Figure 1. Overview of H. pylori genomes made available over time. Bars represent the new genomes released in each year; the total number of genomes available at each year is represented with a line. Data was retrieved from the PATRIC database [32] and refer only to genomes submitted until the end of 2021; 34 genomes with no credible submission year were not taken into consideration for this graphic.

    3.1. Sequencing Technologies

    The most used sequence technology among studies assessing antibiotic resistance biomarkers or virulence factors was Illumina sequence-by-synthesis [35][36][37][38][39][40][41][42]. Interestingly, third-generation sequencing technologies, such as PacBio or Oxford Nanopore technologies, were used in either sole [43][44][45][46][47] or mixed approaches [48]. Different NGS approaches were also used, either for WGS [49][50][51][52], addressing, for instance, the correlation between genotypic markers and phenotype [53][54], or for amplicon sequencing, such as the cagPAI genes [55], or antibiotic-resistance biomarker genes [56]. In line with this, the accumulation of genomic data creates opportunities to reuse today’s data as new technologies, methods and perspectives arise.
    Although most studies have extracted DNA for sequencing in a culture-dependent way, thus not overcoming this limitation, it is possible to obtain genomic data without culture [56]. Culture-independent whole-genome amplification, specifically targeting or not H. pylori sequences, was suggested to surpass the issue of the low amount of DNA retrieved from regular methods of acquisition [57]. Limiting the direct application of NGS technologies as an effective tool in combating H. pylori, some studies using whole genome data for the identification of virulence factors needed to use conventional PCR-based Sanger-sequencing to confirm the full sequence of genes [18][58][59][60][61]. As sequencing data increases in quality, confirmatory Sanger-sequencing is not also necessary and WGS data can be established as a culture-independent, objective, time- and cost-effective tool to obtain an integrated view of H. pylori genotypic characteristics and its pathogenic potential.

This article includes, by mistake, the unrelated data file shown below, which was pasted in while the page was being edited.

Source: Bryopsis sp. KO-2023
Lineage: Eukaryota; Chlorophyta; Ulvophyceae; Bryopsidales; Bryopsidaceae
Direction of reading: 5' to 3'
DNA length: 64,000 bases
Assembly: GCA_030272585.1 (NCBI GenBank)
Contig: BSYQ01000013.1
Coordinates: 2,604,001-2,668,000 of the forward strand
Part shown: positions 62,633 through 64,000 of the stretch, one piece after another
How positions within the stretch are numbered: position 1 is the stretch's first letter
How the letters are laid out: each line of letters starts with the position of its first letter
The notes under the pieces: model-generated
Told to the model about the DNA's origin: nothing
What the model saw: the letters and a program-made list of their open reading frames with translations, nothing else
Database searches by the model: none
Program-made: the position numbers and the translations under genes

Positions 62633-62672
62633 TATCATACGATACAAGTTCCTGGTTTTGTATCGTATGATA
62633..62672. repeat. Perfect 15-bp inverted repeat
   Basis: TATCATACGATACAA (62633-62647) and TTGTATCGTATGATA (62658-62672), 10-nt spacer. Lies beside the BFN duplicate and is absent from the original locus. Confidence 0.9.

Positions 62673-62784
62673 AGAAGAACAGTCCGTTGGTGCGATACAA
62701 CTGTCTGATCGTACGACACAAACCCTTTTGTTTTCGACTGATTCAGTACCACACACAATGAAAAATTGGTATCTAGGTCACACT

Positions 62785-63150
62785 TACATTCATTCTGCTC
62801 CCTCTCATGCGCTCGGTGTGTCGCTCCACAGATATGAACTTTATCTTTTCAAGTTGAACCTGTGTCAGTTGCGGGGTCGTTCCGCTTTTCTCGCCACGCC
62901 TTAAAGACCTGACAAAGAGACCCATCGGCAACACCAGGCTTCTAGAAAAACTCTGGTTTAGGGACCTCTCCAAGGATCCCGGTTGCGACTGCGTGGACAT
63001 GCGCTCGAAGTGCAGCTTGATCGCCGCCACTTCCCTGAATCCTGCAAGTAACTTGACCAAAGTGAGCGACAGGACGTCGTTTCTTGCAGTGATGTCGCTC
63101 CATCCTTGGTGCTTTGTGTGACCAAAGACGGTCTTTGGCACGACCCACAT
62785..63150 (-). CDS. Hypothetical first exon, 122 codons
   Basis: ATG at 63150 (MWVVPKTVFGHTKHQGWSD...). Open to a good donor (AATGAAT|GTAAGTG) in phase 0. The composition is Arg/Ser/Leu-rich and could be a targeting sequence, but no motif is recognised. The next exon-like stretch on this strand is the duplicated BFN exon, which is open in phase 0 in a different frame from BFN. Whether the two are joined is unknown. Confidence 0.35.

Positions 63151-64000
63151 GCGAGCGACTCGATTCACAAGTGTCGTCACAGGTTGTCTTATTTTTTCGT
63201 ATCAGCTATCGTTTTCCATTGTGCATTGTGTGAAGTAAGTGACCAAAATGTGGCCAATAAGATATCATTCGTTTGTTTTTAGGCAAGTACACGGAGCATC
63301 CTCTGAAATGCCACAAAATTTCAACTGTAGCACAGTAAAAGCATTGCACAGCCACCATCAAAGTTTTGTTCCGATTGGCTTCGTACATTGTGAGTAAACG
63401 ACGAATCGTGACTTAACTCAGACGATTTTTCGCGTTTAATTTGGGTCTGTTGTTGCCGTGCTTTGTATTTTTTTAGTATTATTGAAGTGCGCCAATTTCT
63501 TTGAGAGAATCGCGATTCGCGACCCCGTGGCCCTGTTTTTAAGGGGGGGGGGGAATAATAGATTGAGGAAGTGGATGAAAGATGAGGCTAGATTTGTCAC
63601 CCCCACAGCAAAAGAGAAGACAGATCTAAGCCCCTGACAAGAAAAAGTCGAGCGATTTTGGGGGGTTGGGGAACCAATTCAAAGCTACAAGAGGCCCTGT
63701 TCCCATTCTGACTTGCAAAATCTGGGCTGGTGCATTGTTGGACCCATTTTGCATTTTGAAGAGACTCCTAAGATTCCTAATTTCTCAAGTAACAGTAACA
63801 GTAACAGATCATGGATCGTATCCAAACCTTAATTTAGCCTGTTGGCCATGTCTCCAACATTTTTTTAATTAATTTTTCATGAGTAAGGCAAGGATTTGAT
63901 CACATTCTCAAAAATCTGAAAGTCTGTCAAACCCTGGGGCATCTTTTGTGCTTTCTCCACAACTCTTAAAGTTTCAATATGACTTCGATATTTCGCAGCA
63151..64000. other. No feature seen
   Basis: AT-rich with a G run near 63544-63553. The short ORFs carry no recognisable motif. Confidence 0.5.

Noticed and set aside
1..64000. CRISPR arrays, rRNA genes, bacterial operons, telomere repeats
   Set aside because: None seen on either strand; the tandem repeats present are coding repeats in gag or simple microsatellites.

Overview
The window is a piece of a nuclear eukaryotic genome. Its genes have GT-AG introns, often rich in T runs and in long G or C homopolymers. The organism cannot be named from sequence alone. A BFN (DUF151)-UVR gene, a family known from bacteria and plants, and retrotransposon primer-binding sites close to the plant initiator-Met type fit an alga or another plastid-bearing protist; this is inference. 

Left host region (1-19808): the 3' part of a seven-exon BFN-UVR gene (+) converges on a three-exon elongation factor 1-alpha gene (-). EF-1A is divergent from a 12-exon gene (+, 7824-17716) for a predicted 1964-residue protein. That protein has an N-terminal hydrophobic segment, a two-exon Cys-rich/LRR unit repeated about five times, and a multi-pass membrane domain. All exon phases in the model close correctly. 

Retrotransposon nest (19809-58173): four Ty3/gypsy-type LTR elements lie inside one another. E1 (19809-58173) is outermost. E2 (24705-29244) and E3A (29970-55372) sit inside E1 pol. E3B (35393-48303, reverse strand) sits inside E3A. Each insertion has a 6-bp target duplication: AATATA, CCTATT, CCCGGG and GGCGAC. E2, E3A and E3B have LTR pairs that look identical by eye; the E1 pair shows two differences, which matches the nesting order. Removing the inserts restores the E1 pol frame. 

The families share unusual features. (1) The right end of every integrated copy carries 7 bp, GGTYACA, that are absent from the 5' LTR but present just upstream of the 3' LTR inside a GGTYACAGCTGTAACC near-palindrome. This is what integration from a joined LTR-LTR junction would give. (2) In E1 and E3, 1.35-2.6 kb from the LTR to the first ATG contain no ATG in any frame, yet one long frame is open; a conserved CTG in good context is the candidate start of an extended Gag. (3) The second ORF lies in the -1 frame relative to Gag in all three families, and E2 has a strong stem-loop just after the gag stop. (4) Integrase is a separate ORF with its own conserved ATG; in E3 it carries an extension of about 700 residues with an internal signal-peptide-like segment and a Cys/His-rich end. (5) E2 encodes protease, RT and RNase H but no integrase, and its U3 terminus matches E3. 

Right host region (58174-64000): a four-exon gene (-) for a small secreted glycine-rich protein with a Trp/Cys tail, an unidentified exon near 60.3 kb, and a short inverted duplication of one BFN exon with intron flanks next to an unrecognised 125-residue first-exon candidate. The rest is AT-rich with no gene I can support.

In recent years, American Molecular Laboratories (Vernon Hills, IL, USA) developed pyloriAR™/AmHPR®, an H. pylori antibiotic resistance NGS panel that targets the main genetic biomarkers associated with H. pylori antibiotic resistance [62][63], namely, the 23S rRNA gene (for clarithromycin), gyrA (fluoroquinolones), rdxA (metronidazole), pbp1 (amoxicillin), the 16S rRNA gene (tetracycline) and rpoB (rifabutin). To our knowledge, a similar approach focusing on virulence factor-biomarkers does not yet exist, but seems developable in the near future, potentially increasing the range of options regarding the application of NGS technologies in assessing the pathogenic capacity of H. pylori strains.

    3.2. Virulence Potential Evaluation and Antibiotic-Resistance Profiling

    Whole genome data provide the opportunity to evaluate the virulence potential of strains and to predict the resistance profile for several antibiotics from a single dataset, with no need for multiple cultures, PCR amplification or sequencing procedures. Regarding virulence factors, several studies have used whole genome data to establish an association between virulence factors and the pathogenic effect of strains, and to determine the pathogenic potential of H. pylori strains. The confirmation of virulence phenotype upon biomarker detection, however, is not simple due to the previously discussed complex relationship between virulence factors and phenotypic outcomes. Conversely, regarding antibiotic-resistance markers, several studies have addressed the coherence between genomic-based predictions of antibiotic resistance (with previously approached biomarkers) and the phenotypic evaluation of antibiotic resistance. Most studies found a very strong correlation between 23S rRNA markers for resistance and resistant phenotype [43][62][64], especially with the detection of the A2143G mutation [41], although not indisputably [65]. Regarding levofloxacin resistance, the literature reports a moderate to strong reliability for the detection of mutations on the gyrA gene [43][53][62]. Mutations on the pbp1 gene showed moderate to strong reliability for the prediction of amoxicillin resistance [62][65][66][67]. Less consistently, observations of metronidazole-resistance biomarkers have mostly been reported as fair predictors for metronidazole resistance [62][65][67], although some studies found only weak reliability for these observations [43][64][66]. Conversely, a good agreement between the truncated or mutated version of the rdxA gene and metronidazole-resistant phenotypes has been found [68]. A good correlation between the detection of 16S rRNA mutations and tetracycline resistance was also observed [65]. Furthermore, a close correlation between genotype data and phenotypic outcome has been observed [52]. Overall, existing studies suggest that genomic data can accurately predict antibiotic resistant phenotypes, especially for clarithromycin, levofloxacin and amoxicillin; however, it is necessary to highlight the importance of further research to uncover the complex phenotype-genotype correlation in H. pylori and to identify other antibiotic resistance mechanisms [52].